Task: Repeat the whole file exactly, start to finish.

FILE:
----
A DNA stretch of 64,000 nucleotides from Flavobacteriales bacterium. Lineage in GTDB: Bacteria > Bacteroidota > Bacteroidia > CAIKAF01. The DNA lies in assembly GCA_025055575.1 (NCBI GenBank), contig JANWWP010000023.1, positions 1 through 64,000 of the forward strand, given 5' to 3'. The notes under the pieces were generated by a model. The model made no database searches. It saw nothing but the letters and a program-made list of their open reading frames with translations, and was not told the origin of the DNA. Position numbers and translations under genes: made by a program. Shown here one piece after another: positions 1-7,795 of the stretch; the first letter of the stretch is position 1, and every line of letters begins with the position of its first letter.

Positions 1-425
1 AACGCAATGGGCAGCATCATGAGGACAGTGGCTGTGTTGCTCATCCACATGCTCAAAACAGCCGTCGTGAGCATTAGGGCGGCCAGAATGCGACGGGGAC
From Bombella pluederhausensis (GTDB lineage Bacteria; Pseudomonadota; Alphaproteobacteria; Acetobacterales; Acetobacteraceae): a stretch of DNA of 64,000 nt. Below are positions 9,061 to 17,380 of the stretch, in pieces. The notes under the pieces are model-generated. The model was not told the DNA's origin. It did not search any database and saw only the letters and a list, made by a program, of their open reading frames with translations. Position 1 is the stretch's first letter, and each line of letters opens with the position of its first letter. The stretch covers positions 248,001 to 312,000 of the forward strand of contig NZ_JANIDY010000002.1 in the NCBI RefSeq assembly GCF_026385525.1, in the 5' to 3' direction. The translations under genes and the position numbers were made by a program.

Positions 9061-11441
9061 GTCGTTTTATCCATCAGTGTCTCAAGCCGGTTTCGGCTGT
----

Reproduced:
A DNA stretch of 64,000 nucleotides from Flavobacteriales bacterium. Lineage in GTDB: Bacteria > Bacteroidota > Bacteroidia > CAIKAF01. The DNA lies in assembly GCA_025055575.1 (NCBI GenBank), contig JANWWP010000023.1, positions 1 through 64,000 of the forward strand, given 5' to 3'. The notes under the pieces were generated by a model. The model made no database searches. It saw nothing but the letters and a program-made list of their open reading frames with translations, and was not told the origin of the DNA. Position numbers and translations under genes: made by a program. Shown here one piece after another: positions 1-7,795 of the stretch; the first letter of the stretch is position 1, and every line of letters begins with the position of its first letter.

Positions 1-425
1 AACGCAATGGGCAGCATCATGAGGACAGTGGCTGTGTTGCTCATCCACATGCTCAAAACAGCCGTCGTGAGCATTAGGGCGGCCAGAATGCGACGGGGAC
From Bombella pluederhausensis (GTDB lineage Bacteria; Pseudomonadota; Alphaproteobacteria; Acetobacterales; Acetobacteraceae): a stretch of DNA of 64,000 nt. Below are positions 9,061 to 17,380 of the stretch, in pieces. The notes under the pieces are model-generated. The model was not told the DNA's origin. It did not search any database and saw only the letters and a list, made by a program, of their open reading frames with translations. Position 1 is the stretch's first letter, and each line of letters opens with the position of its first letter. The stretch covers positions 248,001 to 312,000 of the forward strand of contig NZ_JANIDY010000002.1 in the NCBI RefSeq assembly GCF_026385525.1, in the 5' to 3' direction. The translations under genes and the position numbers were made by a program.

Positions 9061-11441
9061 GTCGTTTTATCCATCAGTGTCTCAAGCCGGTTTCGGCTGT